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"We Tibetans are looking for a legitimate and meaningful autonomy, an arrangement that would enable Tibetans to live within the framework of the People’s Republic of China."

Another year of the Iron Fist

February 27, 2009

Feb 26th 2009
 >From The Economist print edition
If this is success, maybe China should look for an alternative

AS TIBETANS around the world this week marked the advent of the new year
of the Earth Ox, many did so in a spirit of mourning rather than
jubilation. The festival fell just before a bloodstained anniversary
season: 50 years since the Chinese suppression of an uprising that saw
the Dalai Lama, their spiritual leader, flee into exile in India with
some 100,000 followers; 20 years since protests that led to the
imposition of martial law in the capital, Lhasa; one year since ugly and
murderous anti-Chinese riots in Lhasa that brought a sharp and lasting
security backlash. The fact that so many troops are still needed, merely
to prevent commemorative protests, suggests that China’s Tibet policy is
in need of an overhaul.

China’s officials seem to be contemplating nothing of the sort. Indeed,
they may believe things are going their way. A year ago Tibet seemed a
real threat to China’s hopes of presenting the Beijing Olympics as an
unblemished celebration of its achievements. As the Olympic torch was
carried round the world, it was met from London to Delhi by protests
against Chinese rule in Tibet. Yet the Olympics themselves passed with
no serious protest or international boycott.

Since then Tibet has slipped down the international agenda. In her first
overseas visit as secretary of state, Hillary Clinton recently stopped
in Beijing to beseech China’s co-operation in fixing the world economy
and stopping the planet from frying. In the apparent belief that China,
oddly, will not pursue such aims out of its own self-interest, she
forbore from harping on issues such as human rights and Tibet.

Chinese diplomats, meanwhile, are cock-a-hoop at a concession they wrung
last October from Britain, whose government had hitherto been the only
one not formally to recognise China’s “sovereignty” in Tibet, accepting
instead only its “suzerainty” (ie, de facto control) over the region.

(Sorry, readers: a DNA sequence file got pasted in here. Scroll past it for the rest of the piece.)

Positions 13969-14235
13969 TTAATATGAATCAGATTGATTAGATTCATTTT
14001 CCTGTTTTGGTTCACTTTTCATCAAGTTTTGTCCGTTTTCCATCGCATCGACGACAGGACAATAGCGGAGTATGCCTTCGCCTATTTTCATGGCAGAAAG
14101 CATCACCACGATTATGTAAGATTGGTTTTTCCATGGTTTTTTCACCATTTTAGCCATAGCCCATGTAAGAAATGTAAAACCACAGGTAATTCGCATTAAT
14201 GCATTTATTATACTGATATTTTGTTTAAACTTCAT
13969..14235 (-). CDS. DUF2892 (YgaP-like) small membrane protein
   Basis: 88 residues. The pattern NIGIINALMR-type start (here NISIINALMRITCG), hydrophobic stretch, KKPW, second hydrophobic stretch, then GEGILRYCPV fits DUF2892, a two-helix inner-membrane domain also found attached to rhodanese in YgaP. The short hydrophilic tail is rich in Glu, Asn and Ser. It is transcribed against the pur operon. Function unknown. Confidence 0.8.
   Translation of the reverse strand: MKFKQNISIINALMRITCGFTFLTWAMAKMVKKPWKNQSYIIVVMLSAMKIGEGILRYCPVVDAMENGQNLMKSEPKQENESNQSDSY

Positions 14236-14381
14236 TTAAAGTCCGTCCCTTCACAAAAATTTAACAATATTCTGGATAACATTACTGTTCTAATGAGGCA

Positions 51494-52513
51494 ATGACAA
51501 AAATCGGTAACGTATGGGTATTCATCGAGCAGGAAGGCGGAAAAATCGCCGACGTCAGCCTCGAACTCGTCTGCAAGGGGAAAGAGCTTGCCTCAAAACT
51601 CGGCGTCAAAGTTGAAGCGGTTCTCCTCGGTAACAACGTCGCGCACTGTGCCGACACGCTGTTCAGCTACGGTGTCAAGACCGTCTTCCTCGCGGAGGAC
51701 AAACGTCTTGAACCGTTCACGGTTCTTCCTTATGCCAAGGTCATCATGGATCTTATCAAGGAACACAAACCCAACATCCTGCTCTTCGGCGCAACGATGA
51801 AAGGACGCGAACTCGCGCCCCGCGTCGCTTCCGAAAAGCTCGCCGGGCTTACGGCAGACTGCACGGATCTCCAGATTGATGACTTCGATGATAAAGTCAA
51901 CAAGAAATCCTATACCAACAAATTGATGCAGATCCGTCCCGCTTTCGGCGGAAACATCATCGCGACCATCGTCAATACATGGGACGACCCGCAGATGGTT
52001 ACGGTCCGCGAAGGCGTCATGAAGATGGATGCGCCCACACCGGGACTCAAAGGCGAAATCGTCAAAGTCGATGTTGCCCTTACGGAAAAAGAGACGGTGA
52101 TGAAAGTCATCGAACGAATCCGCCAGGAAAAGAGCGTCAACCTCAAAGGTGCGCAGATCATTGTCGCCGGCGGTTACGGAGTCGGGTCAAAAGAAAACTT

Apparently unaware of the importance of the issue to both China and
exiled Tibetans, Britain changed policy in a bland and obscure statement
published on the internet. At talks with the Dalai Lama’s
representatives in Beijing the following week, China, perhaps not
coincidentally, hardened its position even further. The talks, in which
China has never appeared sincere in offering any compromise to the
exiles, now seem more futile than ever.
Himalayan clouds

Yet the refusal to talk to the Dalai Lama comes at a cost. This week, in
both what China misleadingly calls the “Tibet Autonomous Region” and in
adjoining provinces, security has been intense. Foreigners have been
kept out. Tibet has been closed. China can easily quash any protests by
those foolhardy enough to mount them. But repression is hardly the way a
successful, modern power wants to govern.

In 1959 the Dalai Lama’s escape from his homeland produced a myth: that
he had conjured up a belt of cloud to hide his retinue from the Chinese
air force. At the time, The Economist scoffed at this (see next
article). “The real cloud”, we argued, “was evidently the unity of the
Tibetan people in their hatred of Chinese military rule.” Sadly, despite
all the economic advances, despite the easing of Chinese policy after
the Cultural Revolution, and despite (indeed, because of) the influx of
Han Chinese into Tibet, that assessment remains largely true today.
Sadly, too, the Chinese explanation for unrest remains unchanged: in
1959, as now, it was blamed on a “few reactionaries manipulated by
foreign powers”.

The chief reactionary, of course, is the Dalai Lama himself, whom China
still vilifies. It seems to believe that its Tibet problem will be
solved with his passing. In fact, it is more likely to worsen. The Dalai
Lama, unlike many of his followers both in Tibet and in a remarkably
cohesive exiled population, accepts Chinese rule. He demands merely
that “autonomy” should have substance. And for all China’s accusations
against him, he has never wavered in his insistence that his followers
pursue their aims peacefully. China may one day come to regret spurning
his moderating influence.
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